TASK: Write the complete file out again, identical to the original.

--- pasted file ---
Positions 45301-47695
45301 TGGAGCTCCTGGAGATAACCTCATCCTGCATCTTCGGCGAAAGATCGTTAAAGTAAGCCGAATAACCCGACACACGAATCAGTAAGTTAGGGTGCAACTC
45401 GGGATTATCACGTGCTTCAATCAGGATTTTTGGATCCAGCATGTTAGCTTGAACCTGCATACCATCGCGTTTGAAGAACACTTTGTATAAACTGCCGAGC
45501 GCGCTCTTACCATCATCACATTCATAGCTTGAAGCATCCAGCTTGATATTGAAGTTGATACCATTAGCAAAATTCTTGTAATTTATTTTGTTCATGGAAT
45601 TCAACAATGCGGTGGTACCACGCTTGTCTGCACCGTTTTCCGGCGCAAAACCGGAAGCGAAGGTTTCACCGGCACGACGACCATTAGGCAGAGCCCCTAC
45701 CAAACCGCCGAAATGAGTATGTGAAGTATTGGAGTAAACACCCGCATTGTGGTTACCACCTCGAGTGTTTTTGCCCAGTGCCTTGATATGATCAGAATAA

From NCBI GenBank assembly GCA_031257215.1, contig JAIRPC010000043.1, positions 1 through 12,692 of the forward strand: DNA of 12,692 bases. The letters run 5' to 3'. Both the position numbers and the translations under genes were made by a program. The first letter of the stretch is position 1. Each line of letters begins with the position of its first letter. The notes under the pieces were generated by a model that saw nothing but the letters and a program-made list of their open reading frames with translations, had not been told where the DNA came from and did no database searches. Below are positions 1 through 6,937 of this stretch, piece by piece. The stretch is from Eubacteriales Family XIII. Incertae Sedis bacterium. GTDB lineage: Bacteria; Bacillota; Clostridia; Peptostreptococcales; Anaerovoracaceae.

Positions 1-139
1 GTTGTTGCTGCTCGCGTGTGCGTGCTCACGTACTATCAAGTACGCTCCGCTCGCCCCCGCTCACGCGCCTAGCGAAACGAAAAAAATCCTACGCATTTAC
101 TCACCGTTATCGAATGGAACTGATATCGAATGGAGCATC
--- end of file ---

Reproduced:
Positions 45301-47695
45301 TGGAGCTCCTGGAGATAACCTCATCCTGCATCTTCGGCGAAAGATCGTTAAAGTAAGCCGAATAACCCGACACACGAATCAGTAAGTTAGGGTGCAACTC
45401 GGGATTATCACGTGCTTCAATCAGGATTTTTGGATCCAGCATGTTAGCTTGAACCTGCATACCATCGCGTTTGAAGAACACTTTGTATAAACTGCCGAGC
45501 GCGCTCTTACCATCATCACATTCATAGCTTGAAGCATCCAGCTTGATATTGAAGTTGATACCATTAGCAAAATTCTTGTAATTTATTTTGTTCATGGAAT
45601 TCAACAATGCGGTGGTACCACGCTTGTCTGCACCGTTTTCCGGCGCAAAACCGGAAGCGAAGGTTTCACCGGCACGACGACCATTAGGCAGAGCCCCTAC
45701 CAAACCGCCGAAATGAGTATGTGAAGTATTGGAGTAAACACCCGCATTGTGGTTACCACCTCGAGTGTTTTTGCCCAGTGCCTTGATATGATCAGAATAA

From NCBI GenBank assembly GCA_031257215.1, contig JAIRPC010000043.1, positions 1 through 12,692 of the forward strand: DNA of 12,692 bases. The letters run 5' to 3'. Both the position numbers and the translations under genes were made by a program. The first letter of the stretch is position 1. Each line of letters begins with the position of its first letter. The notes under the pieces were generated by a model that saw nothing but the letters and a program-made list of their open reading frames with translations, had not been told where the DNA came from and did no database searches. Below are positions 1 through 6,937 of this stretch, piece by piece. The stretch is from Eubacteriales Family XIII. Incertae Sedis bacterium. GTDB lineage: Bacteria; Bacillota; Clostridia; Peptostreptococcales; Anaerovoracaceae.

Positions 1-139
1 GTTGTTGCTGCTCGCGTGTGCGTGCTCACGTACTATCAAGTACGCTCCGCTCGCCCCCGCTCACGCGCCTAGCGAAACGAAAAAAATCCTACGCATTTAC
101 TCACCGTTATCGAATGGAACTGATATCGAATGGAGCATC